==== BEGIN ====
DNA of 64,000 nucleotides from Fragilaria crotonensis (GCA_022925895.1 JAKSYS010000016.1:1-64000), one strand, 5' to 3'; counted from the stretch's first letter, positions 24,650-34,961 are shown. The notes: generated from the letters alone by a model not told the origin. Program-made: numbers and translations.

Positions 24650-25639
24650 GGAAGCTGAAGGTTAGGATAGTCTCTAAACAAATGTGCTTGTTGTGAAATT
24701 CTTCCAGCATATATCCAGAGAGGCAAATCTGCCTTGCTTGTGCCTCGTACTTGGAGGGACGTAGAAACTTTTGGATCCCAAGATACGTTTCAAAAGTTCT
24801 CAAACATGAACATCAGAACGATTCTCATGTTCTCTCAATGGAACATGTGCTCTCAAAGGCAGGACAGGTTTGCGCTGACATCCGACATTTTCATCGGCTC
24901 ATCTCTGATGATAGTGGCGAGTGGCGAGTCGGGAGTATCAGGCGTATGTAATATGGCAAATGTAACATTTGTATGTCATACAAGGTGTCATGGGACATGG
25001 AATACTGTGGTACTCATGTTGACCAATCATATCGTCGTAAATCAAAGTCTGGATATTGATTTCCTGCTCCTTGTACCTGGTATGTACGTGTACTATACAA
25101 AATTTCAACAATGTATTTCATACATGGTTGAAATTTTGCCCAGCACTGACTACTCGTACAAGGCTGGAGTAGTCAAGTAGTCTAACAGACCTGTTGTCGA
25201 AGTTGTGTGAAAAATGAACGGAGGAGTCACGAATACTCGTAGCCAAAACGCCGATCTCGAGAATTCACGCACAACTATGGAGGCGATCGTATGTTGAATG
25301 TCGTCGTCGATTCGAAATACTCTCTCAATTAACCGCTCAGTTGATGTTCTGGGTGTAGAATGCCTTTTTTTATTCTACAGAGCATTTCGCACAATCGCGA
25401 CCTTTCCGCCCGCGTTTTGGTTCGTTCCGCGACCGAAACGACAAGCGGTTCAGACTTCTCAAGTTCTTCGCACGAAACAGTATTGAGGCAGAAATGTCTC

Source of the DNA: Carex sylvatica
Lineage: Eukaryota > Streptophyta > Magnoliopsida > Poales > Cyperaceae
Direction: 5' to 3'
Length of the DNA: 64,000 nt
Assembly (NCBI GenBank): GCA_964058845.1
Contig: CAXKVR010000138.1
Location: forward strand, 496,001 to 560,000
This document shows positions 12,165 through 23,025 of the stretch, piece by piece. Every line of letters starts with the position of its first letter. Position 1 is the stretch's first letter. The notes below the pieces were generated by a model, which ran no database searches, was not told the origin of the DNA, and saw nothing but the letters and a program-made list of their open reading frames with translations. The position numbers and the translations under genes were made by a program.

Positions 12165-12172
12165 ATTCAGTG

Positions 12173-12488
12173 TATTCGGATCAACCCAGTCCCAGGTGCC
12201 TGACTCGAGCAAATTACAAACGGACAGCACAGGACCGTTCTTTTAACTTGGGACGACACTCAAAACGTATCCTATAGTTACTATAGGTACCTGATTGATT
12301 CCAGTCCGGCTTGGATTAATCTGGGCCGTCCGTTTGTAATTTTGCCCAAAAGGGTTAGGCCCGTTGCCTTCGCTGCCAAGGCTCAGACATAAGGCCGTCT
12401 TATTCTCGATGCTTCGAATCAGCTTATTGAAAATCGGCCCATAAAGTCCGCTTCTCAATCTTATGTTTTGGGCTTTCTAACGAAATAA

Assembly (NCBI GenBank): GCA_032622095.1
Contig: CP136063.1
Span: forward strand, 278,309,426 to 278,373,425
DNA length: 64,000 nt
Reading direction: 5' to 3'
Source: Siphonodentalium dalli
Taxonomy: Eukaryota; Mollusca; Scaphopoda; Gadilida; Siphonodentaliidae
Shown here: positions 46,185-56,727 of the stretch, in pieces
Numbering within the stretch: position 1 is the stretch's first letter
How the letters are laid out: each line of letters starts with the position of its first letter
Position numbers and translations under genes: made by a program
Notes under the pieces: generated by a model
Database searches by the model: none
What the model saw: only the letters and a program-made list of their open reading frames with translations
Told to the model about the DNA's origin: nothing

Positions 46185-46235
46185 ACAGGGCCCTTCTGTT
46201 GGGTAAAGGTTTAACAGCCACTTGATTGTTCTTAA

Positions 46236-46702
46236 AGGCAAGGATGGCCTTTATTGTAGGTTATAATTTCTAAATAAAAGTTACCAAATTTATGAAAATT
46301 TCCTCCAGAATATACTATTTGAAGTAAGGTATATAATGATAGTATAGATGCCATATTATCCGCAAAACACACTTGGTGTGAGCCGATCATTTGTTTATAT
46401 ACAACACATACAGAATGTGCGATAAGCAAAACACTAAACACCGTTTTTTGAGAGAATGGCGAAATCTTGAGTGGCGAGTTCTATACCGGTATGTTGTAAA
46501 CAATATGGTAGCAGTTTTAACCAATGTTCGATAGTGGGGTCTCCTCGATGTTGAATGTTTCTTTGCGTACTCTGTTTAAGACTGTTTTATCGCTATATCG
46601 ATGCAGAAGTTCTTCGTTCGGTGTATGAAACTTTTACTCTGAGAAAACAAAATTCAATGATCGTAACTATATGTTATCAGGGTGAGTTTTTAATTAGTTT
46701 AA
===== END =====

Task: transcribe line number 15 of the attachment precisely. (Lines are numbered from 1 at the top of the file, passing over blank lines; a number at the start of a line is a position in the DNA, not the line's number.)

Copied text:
Length of the DNA: 64,000 nt